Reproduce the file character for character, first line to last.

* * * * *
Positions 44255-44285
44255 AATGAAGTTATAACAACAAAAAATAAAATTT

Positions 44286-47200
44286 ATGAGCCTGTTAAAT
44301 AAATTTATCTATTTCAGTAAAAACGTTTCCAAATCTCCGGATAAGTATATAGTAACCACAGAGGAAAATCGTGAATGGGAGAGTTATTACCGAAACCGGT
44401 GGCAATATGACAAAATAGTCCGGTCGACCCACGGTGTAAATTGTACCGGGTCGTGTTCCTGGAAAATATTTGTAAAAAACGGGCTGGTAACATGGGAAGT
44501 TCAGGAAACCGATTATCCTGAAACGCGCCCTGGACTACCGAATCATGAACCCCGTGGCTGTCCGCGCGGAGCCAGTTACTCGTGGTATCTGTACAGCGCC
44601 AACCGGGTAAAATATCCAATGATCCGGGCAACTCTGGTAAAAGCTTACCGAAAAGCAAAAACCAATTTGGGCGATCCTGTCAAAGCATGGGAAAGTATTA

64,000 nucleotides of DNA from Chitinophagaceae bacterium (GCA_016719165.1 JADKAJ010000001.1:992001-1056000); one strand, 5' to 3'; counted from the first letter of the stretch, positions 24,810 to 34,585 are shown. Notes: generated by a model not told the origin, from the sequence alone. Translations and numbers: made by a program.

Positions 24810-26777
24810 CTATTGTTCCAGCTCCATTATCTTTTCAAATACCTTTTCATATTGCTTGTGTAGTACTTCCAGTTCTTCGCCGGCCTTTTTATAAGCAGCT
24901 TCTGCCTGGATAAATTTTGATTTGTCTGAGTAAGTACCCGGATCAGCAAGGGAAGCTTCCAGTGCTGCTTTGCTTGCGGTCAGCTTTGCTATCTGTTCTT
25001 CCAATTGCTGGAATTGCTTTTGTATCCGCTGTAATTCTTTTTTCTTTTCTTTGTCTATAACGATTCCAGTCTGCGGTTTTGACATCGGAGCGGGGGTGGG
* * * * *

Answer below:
Positions 44255-44285
44255 AATGAAGTTATAACAACAAAAAATAAAATTT

Positions 44286-47200
44286 ATGAGCCTGTTAAAT
44301 AAATTTATCTATTTCAGTAAAAACGTTTCCAAATCTCCGGATAAGTATATAGTAACCACAGAGGAAAATCGTGAATGGGAGAGTTATTACCGAAACCGGT
44401 GGCAATATGACAAAATAGTCCGGTCGACCCACGGTGTAAATTGTACCGGGTCGTGTTCCTGGAAAATATTTGTAAAAAACGGGCTGGTAACATGGGAAGT
44501 TCAGGAAACCGATTATCCTGAAACGCGCCCTGGACTACCGAATCATGAACCCCGTGGCTGTCCGCGCGGAGCCAGTTACTCGTGGTATCTGTACAGCGCC
44601 AACCGGGTAAAATATCCAATGATCCGGGCAACTCTGGTAAAAGCTTACCGAAAAGCAAAAACCAATTTGGGCGATCCTGTCAAAGCATGGGAAAGTATTA

64,000 nucleotides of DNA from Chitinophagaceae bacterium (GCA_016719165.1 JADKAJ010000001.1:992001-1056000); one strand, 5' to 3'; counted from the first letter of the stretch, positions 24,810 to 34,585 are shown. Notes: generated by a model not told the origin, from the sequence alone. Translations and numbers: made by a program.

Positions 24810-26777
24810 CTATTGTTCCAGCTCCATTATCTTTTCAAATACCTTTTCATATTGCTTGTGTAGTACTTCCAGTTCTTCGCCGGCCTTTTTATAAGCAGCT
24901 TCTGCCTGGATAAATTTTGATTTGTCTGAGTAAGTACCCGGATCAGCAAGGGAAGCTTCCAGTGCTGCTTTGCTTGCGGTCAGCTTTGCTATCTGTTCTT
25001 CCAATTGCTGGAATTGCTTTTGTATCCGCTGTAATTCTTTTTTCTTTTCTTTGTCTATAACGATTCCAGTCTGCGGTTTTGACATCGGAGCGGGGGTGGG